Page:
Help wanted: Addiction counselors in short supply
Jocksana Corona never thought she would become an addiction counselor.
Her parents struggled with addiction while Corona was a child, and she wanted to leave that world behind.
When she started taking college classes for a career in social services, Corona recalled, “I remember one of the first things I said was, ‘I know one field that I’ll never work in.’ And this is the field that actually brings me joy. This is the field where I really feel like I’m making a difference.”
Corona said her college classes taught her to see addiction as a treatable, manageable disease, like diabetes.
“It opened my mind to understand addiction. I found more compassion,” she said.
Corona is now a certified drug and alcohol counselor for OnTrack Rogue Valley. Fluent in Spanish and English, she helps clients from Jackson, Josephine and Douglas counties.
The community desperately needs more addiction counselors, including ones who are bilingual.
Starting this fall, OnTrack is offering free classroom and on-the-job training to become an addiction counselor. Students in the program will get paid while they’re learning.
The program is open to people with college degrees and those without, young adults who want to train for a career and experienced people looking for a switch to tough but meaningful work.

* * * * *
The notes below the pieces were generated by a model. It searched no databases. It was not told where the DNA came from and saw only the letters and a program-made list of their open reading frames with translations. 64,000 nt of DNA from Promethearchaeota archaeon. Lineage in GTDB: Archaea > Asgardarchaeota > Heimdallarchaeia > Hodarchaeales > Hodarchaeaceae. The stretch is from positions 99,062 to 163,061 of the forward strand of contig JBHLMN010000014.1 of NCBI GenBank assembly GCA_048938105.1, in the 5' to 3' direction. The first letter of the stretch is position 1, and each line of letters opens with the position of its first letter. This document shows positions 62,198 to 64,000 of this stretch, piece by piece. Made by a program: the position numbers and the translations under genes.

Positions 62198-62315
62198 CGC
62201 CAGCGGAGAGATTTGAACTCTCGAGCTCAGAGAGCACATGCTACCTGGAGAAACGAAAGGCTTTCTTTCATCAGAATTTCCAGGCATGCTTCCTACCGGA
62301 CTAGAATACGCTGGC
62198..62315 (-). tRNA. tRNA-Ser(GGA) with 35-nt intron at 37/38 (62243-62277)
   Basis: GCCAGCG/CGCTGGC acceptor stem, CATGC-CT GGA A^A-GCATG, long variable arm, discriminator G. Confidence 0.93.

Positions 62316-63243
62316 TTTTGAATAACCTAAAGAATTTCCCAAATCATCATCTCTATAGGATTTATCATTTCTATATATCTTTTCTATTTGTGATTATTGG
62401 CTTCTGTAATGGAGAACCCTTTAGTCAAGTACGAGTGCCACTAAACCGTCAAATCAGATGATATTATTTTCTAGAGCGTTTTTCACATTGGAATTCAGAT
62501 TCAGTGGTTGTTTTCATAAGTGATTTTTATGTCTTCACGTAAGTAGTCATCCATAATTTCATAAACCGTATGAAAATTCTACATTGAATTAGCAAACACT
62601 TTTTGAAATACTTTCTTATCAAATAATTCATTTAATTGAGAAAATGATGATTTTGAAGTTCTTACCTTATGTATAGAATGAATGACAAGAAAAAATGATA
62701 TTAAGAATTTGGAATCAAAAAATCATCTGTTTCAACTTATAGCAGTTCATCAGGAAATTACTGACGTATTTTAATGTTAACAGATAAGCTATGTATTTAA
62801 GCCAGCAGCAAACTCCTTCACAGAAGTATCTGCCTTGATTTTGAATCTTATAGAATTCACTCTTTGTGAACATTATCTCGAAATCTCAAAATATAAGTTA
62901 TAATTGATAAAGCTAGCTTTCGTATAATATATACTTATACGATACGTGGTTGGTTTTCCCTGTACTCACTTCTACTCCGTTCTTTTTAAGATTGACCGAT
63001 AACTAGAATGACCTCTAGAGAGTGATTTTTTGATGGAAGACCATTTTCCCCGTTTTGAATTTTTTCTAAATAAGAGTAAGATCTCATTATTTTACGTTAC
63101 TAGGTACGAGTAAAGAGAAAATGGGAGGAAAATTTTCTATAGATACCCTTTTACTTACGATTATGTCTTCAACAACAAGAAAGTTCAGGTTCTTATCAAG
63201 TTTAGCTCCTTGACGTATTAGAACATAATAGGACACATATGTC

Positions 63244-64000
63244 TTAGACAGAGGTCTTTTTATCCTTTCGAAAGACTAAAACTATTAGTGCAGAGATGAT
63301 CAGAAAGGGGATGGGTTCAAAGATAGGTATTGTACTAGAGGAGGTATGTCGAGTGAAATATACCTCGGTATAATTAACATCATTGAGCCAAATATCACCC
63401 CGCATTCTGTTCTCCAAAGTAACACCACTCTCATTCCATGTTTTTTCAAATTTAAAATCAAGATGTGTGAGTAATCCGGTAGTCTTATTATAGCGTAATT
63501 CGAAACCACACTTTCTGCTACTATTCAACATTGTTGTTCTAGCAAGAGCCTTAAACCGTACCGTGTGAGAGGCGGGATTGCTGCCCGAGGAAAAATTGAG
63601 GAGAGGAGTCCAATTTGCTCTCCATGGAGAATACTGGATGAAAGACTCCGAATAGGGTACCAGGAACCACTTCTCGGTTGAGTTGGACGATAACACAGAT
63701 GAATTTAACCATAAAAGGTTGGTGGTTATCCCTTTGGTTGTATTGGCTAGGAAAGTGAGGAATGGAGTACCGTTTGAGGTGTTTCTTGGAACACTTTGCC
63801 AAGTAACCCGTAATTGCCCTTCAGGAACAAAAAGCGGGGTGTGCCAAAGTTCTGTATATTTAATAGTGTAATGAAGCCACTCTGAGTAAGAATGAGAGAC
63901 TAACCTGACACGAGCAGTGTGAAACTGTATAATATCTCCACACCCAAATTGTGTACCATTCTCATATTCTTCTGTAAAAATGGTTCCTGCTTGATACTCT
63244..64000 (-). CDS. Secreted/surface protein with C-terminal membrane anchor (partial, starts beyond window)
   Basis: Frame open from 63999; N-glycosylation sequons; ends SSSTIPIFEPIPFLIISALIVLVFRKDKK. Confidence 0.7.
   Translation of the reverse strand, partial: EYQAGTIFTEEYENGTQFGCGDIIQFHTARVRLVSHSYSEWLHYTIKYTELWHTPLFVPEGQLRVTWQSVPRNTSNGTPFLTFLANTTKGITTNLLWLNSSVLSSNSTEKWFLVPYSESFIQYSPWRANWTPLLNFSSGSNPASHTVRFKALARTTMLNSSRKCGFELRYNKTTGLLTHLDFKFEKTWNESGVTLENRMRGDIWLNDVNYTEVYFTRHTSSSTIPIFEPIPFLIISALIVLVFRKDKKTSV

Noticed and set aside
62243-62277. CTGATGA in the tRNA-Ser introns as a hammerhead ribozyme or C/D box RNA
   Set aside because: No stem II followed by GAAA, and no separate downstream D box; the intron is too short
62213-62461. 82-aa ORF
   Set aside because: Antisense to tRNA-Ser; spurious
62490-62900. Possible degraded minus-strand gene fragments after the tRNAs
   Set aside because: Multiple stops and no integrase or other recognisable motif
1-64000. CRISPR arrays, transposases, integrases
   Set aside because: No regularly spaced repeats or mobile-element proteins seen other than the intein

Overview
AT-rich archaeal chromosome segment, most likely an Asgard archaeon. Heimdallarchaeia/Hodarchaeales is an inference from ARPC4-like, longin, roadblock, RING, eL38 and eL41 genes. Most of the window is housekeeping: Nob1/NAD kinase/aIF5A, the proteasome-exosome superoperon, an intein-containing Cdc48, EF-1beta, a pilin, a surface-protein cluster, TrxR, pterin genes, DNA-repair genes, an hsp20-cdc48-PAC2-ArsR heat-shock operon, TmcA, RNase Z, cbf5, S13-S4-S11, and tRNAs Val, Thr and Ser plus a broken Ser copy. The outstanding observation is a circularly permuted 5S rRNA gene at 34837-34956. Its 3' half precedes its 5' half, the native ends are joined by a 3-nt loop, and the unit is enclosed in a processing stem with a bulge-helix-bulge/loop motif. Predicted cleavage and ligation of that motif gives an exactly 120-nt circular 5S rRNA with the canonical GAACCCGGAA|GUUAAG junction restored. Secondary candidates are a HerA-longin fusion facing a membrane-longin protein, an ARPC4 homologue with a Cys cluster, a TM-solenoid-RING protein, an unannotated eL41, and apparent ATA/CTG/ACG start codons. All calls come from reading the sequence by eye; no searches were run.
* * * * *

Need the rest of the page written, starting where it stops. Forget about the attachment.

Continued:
OnTrack won a four-year, $2.2 million federal grant to launch the training and certification program.
Southern Oregon and the nation face a shortage of mental health workers, including ones who specialize in addiction treatment.
OnTrack has a 40% vacancy rate for jobs in which staff members work directly with people in its residential addiction treatment centers, said OnTrack Executive Director Sommer Wolcott.
“We’re not getting applicants for those positions,” she said. “As a result of that, we’ve had to reduce access to our residential programs multiple times and limit the number of clients we can serve — even though we have empty beds.”
OnTrack has a wait list of 100 people for its residential addiction treatment programs, Wolcott said.
Through the free OnTrack training program, she said, people can start new careers without going to college and taking on student loan debt.
Corona said she juggled going to college, working, raising her family and squeezing in time for internships to enter the field.
OnTrack’s fast-track program offers a smoother path.
Corona encourages people to think about entering the field, especially those who are bilingual and understand Latino culture.
Born in Mexico and raised in the United States, Corona said alcohol is seen as a natural part of weddings, baby showers, birthday parties, funerals and other events. Many Latino people don’t see alcohol as a drug, and they shun people who develop drinking problems.
“Substance use is more common in our community than our community would like to acknowledge,” Corona said.